An evolutionary excursion (Part II)

As promised, here’s Part II of the Evolutionary Excursion!

It was an absolute pleasure meeting Barry Clarke at a sharing by Wallace expert – Dr George Beccaloni at Science Centre Singapore on 4 December 2013. The Managing Director at Taylor & Francis Asia Pacific communicated with zeal, his dream of erecting a statue of Alfred Russel Wallace right here in Singapore in the Lee Kong Chian Natural History Museum.

Wallace, as we know, independently discovered the theory of evolution by natural selection in Indonesia which I’d mentioned in my earlier post – An Evolutionary Excursion (Part I). This year marks the 100th anniversary of his death and there’s been a celebration of events in a few parts of the world, including the unveiling of a bronze statue of Alfred Russel Wallace at London’s Natural History Museum on 7 November 2013, to pay tribute to the great naturalist.

A similar endeavour is hoped to be realised here – with plans for a full-sized replica of the 2.2 metre Wallace statue unveiled in London, as a fitting legacy of his work and contribution to natural history. While Barry spearheads the local fundraising campaign, he has the support and partnership of Professor Peter Ng, Director, Raffles Museum of Biodiversity Research who said:

“It is therefore appropriate that we support this important exercise to erect a timely memorial to a man who has become an icon for so many biologists in Southeast Asia.”

The fundraising drive gained a boost with media publicity on The Straits Times on Christmas eve this year. Titled, the Drive for statue of ‘father of S’pore biodiversity’, the article mentioned that “Barry Clarke hopes to get pledges for an estimated $150,000 from individuals, as well as British and Singaporean firms.”

The Statue of Alfred Russel Wallace at the Natural History Museum, London. (Photos taken by Anthony Smith and provided courtesy of Barry Clarke)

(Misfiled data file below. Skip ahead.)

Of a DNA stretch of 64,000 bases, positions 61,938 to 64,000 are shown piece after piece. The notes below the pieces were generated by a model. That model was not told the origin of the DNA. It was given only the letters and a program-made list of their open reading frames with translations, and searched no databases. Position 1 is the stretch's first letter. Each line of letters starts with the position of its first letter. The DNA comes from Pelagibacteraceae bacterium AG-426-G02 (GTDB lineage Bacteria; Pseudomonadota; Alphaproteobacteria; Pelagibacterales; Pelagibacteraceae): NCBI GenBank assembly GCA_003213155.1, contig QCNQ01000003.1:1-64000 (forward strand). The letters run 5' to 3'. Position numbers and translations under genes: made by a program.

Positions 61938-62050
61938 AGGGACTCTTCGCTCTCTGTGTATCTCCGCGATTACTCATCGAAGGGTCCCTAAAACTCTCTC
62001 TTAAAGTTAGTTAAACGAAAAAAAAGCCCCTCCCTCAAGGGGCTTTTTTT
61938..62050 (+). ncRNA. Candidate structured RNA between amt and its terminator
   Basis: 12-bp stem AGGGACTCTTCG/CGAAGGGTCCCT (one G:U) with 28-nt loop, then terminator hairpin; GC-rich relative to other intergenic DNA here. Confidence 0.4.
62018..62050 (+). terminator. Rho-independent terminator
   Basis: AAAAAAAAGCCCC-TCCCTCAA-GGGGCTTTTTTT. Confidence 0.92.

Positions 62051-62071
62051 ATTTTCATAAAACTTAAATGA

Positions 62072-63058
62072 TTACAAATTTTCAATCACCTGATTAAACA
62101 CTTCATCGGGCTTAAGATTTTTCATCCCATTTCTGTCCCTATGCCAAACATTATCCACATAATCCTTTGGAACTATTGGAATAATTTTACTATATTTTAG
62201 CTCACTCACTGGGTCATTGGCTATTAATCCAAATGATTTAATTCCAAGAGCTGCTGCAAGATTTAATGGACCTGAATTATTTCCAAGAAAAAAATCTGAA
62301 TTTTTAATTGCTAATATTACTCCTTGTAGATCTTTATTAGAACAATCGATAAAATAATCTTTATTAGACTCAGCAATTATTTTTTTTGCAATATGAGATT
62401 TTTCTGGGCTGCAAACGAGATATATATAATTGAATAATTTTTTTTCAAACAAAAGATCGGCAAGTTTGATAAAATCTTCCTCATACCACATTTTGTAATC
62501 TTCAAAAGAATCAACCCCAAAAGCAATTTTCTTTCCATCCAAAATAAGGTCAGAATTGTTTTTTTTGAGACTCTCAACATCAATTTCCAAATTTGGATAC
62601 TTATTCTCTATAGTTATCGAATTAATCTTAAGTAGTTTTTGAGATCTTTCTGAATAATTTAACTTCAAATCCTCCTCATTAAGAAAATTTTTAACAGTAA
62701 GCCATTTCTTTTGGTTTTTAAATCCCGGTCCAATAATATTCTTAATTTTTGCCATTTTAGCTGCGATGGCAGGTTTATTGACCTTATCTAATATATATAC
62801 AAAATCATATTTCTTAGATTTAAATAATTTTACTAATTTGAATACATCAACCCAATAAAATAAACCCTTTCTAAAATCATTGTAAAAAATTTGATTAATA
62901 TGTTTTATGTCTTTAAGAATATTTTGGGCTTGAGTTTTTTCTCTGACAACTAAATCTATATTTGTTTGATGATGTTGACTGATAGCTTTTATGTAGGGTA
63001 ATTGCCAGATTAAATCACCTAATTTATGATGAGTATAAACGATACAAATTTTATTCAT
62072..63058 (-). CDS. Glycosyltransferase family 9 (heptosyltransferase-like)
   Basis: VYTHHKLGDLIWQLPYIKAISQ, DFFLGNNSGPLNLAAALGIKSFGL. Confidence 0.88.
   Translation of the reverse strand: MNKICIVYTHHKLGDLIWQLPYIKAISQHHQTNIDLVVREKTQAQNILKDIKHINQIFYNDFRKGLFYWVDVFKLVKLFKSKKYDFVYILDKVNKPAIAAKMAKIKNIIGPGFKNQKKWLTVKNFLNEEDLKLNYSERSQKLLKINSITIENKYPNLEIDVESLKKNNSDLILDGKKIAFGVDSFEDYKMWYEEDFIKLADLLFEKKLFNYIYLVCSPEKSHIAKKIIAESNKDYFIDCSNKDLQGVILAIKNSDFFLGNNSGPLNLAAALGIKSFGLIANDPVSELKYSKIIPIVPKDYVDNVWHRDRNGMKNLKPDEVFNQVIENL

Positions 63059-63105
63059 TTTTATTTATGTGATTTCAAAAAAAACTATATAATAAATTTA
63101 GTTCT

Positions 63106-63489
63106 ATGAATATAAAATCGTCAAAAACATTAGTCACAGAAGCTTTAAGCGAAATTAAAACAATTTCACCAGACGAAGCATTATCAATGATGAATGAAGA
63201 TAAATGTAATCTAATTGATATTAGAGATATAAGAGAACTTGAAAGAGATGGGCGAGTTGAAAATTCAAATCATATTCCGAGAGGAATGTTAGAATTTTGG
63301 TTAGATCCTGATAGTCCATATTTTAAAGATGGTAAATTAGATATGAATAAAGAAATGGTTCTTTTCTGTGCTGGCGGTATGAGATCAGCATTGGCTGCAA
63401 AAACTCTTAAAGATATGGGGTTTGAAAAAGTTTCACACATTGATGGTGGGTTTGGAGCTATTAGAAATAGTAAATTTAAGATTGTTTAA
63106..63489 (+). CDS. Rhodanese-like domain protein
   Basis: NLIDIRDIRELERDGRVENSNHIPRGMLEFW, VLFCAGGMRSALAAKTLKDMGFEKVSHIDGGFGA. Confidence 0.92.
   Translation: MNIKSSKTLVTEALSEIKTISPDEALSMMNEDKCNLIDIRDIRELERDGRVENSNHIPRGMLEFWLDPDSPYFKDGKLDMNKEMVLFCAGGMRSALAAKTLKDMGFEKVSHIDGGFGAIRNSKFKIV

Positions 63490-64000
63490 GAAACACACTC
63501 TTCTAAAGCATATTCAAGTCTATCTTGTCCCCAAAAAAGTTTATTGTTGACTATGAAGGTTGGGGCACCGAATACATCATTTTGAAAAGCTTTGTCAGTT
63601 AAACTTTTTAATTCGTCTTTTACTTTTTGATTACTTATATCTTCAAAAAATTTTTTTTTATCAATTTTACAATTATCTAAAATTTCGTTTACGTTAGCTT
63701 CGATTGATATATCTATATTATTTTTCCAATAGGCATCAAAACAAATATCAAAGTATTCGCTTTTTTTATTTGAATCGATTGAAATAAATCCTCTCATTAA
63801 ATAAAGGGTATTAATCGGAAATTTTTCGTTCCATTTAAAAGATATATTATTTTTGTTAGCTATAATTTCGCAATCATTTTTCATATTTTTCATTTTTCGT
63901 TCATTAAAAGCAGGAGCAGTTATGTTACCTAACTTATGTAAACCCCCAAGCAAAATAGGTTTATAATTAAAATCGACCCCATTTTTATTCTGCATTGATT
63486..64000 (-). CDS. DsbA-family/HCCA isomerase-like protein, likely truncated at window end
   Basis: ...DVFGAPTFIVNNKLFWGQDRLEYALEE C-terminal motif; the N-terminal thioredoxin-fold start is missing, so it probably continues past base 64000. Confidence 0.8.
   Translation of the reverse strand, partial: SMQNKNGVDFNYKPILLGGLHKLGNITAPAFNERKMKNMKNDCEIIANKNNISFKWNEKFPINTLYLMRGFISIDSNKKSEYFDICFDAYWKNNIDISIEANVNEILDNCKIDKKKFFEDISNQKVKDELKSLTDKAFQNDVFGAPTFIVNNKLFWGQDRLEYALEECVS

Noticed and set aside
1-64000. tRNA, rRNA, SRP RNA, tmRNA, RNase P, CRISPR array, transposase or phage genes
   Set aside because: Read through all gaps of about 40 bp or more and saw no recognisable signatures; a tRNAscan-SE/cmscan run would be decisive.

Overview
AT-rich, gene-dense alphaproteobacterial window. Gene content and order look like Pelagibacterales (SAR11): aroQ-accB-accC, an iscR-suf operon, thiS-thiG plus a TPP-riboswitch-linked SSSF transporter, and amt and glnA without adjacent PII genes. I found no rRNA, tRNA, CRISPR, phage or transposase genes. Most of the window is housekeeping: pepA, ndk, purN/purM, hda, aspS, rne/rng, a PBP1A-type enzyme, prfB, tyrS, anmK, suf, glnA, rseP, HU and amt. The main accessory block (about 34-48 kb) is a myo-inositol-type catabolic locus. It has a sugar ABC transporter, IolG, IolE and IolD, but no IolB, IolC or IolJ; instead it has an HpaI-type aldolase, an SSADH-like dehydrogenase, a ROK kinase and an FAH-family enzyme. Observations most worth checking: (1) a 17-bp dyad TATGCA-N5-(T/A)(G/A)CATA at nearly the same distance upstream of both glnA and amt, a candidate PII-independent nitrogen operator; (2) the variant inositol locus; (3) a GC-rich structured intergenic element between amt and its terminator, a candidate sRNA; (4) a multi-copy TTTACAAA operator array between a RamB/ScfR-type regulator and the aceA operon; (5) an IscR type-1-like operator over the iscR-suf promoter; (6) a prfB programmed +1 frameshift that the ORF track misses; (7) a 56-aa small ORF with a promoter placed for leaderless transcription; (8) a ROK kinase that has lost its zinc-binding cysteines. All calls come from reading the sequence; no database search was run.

The Statue of Alfred Russel Wallace at the Natural History Museum, London. (Photos taken by Anthony Smith and provided courtesy of Barry Clarke)

Barry shared with me what got him involved in this project.

“It was my biology school teacher, Mr Dave Knott, who first introduced me to ARW [Alfred Russel Wallace] when he suggested that I read the Malay Archipelago, Wallace’s wonderfully engaging account of his eight years in the region. I did not get around to reading it until I arrived in Singapore in 1991, but in between I picked up a degree in zoology from Cambridge, and made evolutionary theory the topic of one of my final year papers, so I bumped into Wallace a couple of times then.”

He also mentioned that his employer – Taylor & Francis, is the publisher of the Journal of Natural History which started in 1838. “In 1855, when the journal was called the Annals and Magazine of Natural History, it published a paper [the ‘Sarawak Law’] by Wallace” which is regarded as “a crucial contribution to the development of the theory of evolution by natural selection”.

Besides his interest in zoology, his admiration for Wallace and his professional work, what sparked his “active engagement” was meeting Dr George Beccaloni at the Natural History Museum in London in July 2013.